Jump to content
House Price Crash Forum


New Members
  • Posts

  • Joined

  • Last visited

About godnose

  • Rank

Recent Profile Visitors

The recent visitors block is disabled and is not being shown to other users.

  1. Hi all, She's not paying any rent. The will is basically her guarantee that she can stay there rent free as long as she likes. She pays the bills and maintenance. Her official line is that she's remortgaging one of her homes and selling another one to a tenant to raise the funds. And interesting point on the valuation thing, I asked that I would get one or two more valuations and she resisted and suggested that I was being difficult. And then two more valuations showed up, quite low... She's fairly well connected in the area and I was wondering weather she got a favour from a couple of estate agents she has a link to or through someone else...
  2. Hey, thank you. It's pretty appalling. It's just something that I could never do to someone! It would be hard to act like this and not feel very ashamed and self conscious that someone is peering into your soul and seeing that you are really a nasty piece of work...
  3. Thanks guys. We're just not particularly litigious people. But I suppose you are right. It may well be best to just see if the sale completes before this stamp duty holiday ends - because she is very likely to pull out / ask us to foot the tax bill when if it is still outstanding by then. None of you seem to think, in the circumstances, an offer of £430,000 is horrendous on a house that is probably worth nearer to £500,000, so that's good.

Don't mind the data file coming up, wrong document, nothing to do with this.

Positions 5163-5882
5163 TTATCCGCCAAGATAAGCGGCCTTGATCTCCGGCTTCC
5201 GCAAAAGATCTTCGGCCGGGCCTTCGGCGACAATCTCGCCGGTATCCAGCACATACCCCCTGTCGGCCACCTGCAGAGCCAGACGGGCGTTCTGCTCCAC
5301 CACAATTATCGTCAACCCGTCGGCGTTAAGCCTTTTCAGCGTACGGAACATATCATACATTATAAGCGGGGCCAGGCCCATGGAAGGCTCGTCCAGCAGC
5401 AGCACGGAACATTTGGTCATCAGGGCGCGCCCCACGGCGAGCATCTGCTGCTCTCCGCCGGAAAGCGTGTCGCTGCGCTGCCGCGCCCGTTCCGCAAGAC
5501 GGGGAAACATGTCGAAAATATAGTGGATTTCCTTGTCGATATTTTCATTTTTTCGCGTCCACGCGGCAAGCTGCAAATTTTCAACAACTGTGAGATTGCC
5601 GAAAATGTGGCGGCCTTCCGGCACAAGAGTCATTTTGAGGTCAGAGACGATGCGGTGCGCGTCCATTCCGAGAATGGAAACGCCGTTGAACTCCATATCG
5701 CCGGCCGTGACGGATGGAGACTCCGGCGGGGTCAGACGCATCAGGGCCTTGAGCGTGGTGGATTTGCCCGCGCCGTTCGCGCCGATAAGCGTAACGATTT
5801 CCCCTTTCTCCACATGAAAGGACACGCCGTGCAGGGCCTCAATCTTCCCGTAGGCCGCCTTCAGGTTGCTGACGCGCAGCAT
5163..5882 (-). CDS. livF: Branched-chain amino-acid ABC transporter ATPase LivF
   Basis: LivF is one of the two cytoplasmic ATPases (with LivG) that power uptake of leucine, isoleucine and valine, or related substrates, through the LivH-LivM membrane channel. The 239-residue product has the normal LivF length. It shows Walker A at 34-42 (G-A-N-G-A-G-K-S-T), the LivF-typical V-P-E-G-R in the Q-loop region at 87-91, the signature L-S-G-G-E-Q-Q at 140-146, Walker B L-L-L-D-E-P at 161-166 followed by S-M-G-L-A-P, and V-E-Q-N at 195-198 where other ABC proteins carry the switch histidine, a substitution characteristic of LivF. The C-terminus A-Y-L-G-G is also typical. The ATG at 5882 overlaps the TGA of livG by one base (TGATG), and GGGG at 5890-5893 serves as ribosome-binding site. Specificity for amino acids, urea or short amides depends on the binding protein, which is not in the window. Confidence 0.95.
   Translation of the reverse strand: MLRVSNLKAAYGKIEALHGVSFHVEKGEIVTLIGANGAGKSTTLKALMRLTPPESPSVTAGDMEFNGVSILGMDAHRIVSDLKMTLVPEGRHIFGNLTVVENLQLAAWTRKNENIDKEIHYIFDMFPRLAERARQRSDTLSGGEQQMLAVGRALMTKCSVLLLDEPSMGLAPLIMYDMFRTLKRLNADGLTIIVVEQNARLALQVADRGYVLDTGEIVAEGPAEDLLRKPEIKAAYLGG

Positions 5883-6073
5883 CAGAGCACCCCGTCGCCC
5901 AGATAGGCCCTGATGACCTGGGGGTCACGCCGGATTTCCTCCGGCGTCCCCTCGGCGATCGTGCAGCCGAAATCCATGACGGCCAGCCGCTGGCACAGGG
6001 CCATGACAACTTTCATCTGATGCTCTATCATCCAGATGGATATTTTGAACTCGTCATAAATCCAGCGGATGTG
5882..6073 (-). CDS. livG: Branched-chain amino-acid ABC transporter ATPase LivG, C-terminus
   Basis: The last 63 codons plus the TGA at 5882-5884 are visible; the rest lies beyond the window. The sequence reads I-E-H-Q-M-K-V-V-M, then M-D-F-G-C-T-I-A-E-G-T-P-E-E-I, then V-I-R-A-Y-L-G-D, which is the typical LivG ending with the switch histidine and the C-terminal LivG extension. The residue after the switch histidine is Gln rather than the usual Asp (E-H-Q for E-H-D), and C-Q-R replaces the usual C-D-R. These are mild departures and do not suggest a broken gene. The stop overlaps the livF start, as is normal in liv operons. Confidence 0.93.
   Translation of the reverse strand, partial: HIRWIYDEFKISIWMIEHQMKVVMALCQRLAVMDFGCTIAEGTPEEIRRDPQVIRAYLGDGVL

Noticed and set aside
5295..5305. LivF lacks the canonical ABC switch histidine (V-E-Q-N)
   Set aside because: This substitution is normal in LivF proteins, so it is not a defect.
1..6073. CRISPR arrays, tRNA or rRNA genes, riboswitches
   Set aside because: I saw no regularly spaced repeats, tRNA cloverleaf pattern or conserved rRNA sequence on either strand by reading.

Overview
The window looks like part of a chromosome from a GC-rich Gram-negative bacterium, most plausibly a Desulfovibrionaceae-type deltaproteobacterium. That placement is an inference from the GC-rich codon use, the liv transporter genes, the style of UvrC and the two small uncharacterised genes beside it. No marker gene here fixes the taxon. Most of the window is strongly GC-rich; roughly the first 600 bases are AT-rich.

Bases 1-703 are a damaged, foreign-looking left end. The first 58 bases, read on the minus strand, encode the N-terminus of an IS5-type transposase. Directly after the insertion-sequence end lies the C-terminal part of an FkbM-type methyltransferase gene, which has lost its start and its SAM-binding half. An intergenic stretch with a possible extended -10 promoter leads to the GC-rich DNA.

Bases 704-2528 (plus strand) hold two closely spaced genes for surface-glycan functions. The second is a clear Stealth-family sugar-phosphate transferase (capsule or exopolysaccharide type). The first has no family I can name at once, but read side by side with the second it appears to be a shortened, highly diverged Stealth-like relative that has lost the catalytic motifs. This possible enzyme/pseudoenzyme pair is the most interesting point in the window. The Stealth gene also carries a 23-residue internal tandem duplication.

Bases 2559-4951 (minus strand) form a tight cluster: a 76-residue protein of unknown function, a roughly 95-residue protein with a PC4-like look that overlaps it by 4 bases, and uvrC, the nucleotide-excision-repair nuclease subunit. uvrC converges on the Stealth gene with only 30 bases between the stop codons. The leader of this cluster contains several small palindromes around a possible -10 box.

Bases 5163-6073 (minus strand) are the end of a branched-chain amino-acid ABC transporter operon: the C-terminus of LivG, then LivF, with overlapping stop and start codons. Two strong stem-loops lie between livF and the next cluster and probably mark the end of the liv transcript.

4. Hey everyone, thank you for your replies. I mean the house is my only shot at getting a deposit really, but I could sit it out. I live in London and prices are not running away here and every year's worth of rent is £10,000, but house prices could easily fall by 2% per year which would give a 10K "saving" per year against buying. My brother is slightly better set up than me. So neither of us feels desperate at this minute. And yes it's a good point about calculating the value of the lifelong interest. Personally, we think she really does want the house. She plans to give it to her children, we're quite sure (they'd be living like kings compared to what they are like now). She has a new man in her life (of course) and probably would do the same thing again, move in with him, and get the asset earning money. But her interest would be void if she vacates (she also cannot cohabit in the property). If East Sussex sees prices rise over the next 5 years, 10 years, etc. then I think we're happy to potentially stick it out. She might well try to make us sweat for a year or 2 and then give an even higher offer, presuming she does really want it - it's a very nice house and immaculate. She has plenty of capital. The only thing that'd spoil it is if house prices come down or remain static, then we will have lost out on getting the money earlier and losing the options to invest it / put down a deposit etc.